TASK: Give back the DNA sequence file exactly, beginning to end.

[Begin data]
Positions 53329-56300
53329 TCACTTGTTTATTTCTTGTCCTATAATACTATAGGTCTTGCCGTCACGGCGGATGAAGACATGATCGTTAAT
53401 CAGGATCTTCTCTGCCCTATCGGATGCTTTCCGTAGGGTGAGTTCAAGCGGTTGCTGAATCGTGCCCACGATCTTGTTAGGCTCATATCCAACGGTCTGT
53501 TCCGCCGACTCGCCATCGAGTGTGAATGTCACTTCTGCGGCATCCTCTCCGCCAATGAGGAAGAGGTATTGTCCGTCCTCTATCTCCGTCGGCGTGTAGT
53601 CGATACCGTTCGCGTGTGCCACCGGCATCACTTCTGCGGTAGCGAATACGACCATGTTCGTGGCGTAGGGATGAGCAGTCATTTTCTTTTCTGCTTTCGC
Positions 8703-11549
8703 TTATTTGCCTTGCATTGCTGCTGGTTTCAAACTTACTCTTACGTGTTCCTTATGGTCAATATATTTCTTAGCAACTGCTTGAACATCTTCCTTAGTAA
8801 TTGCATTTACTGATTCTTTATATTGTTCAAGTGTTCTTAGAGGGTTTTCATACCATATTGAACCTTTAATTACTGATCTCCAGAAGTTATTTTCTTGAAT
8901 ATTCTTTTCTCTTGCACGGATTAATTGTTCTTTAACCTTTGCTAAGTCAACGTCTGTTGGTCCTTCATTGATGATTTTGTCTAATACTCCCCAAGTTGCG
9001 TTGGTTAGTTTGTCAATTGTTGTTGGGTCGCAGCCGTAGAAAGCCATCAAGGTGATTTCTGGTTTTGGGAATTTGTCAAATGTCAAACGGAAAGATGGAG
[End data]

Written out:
Positions 53329-56300
53329 TCACTTGTTTATTTCTTGTCCTATAATACTATAGGTCTTGCCGTCACGGCGGATGAAGACATGATCGTTAAT
53401 CAGGATCTTCTCTGCCCTATCGGATGCTTTCCGTAGGGTGAGTTCAAGCGGTTGCTGAATCGTGCCCACGATCTTGTTAGGCTCATATCCAACGGTCTGT
53501 TCCGCCGACTCGCCATCGAGTGTGAATGTCACTTCTGCGGCATCCTCTCCGCCAATGAGGAAGAGGTATTGTCCGTCCTCTATCTCCGTCGGCGTGTAGT
53601 CGATACCGTTCGCGTGTGCCACCGGCATCACTTCTGCGGTAGCGAATACGACCATGTTCGTGGCGTAGGGATGAGCAGTCATTTTCTTTTCTGCTTTCGC
Positions 8703-11549
8703 TTATTTGCCTTGCATTGCTGCTGGTTTCAAACTTACTCTTACGTGTTCCTTATGGTCAATATATTTCTTAGCAACTGCTTGAACATCTTCCTTAGTAA
8801 TTGCATTTACTGATTCTTTATATTGTTCAAGTGTTCTTAGAGGGTTTTCATACCATATTGAACCTTTAATTACTGATCTCCAGAAGTTATTTTCTTGAAT
8901 ATTCTTTTCTCTTGCACGGATTAATTGTTCTTTAACCTTTGCTAAGTCAACGTCTGTTGGTCCTTCATTGATGATTTTGTCTAATACTCCCCAAGTTGCG
9001 TTGGTTAGTTTGTCAATTGTTGTTGGGTCGCAGCCGTAGAAAGCCATCAAGGTGATTTCTGGTTTTGGGAATTTGTCAAATGTCAAACGGAAAGATGGAG